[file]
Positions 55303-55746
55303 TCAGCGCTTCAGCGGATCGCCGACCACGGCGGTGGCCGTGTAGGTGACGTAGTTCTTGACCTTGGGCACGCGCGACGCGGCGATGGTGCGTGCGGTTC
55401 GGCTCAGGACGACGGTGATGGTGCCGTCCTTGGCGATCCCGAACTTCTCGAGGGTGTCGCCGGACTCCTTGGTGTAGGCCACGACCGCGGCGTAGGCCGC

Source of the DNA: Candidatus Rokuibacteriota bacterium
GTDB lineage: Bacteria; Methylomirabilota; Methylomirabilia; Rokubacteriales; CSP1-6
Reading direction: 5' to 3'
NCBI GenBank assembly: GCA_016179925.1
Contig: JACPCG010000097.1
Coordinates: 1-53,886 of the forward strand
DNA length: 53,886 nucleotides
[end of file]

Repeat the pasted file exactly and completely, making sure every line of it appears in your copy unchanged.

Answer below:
Positions 55303-55746
55303 TCAGCGCTTCAGCGGATCGCCGACCACGGCGGTGGCCGTGTAGGTGACGTAGTTCTTGACCTTGGGCACGCGCGACGCGGCGATGGTGCGTGCGGTTC
55401 GGCTCAGGACGACGGTGATGGTGCCGTCCTTGGCGATCCCGAACTTCTCGAGGGTGTCGCCGGACTCCTTGGTGTAGGCCACGACCGCGGCGTAGGCCGC

Source of the DNA: Candidatus Rokuibacteriota bacterium
GTDB lineage: Bacteria; Methylomirabilota; Methylomirabilia; Rokubacteriales; CSP1-6
Reading direction: 5' to 3'
NCBI GenBank assembly: GCA_016179925.1
Contig: JACPCG010000097.1
Coordinates: 1-53,886 of the forward strand
DNA length: 53,886 nucleotides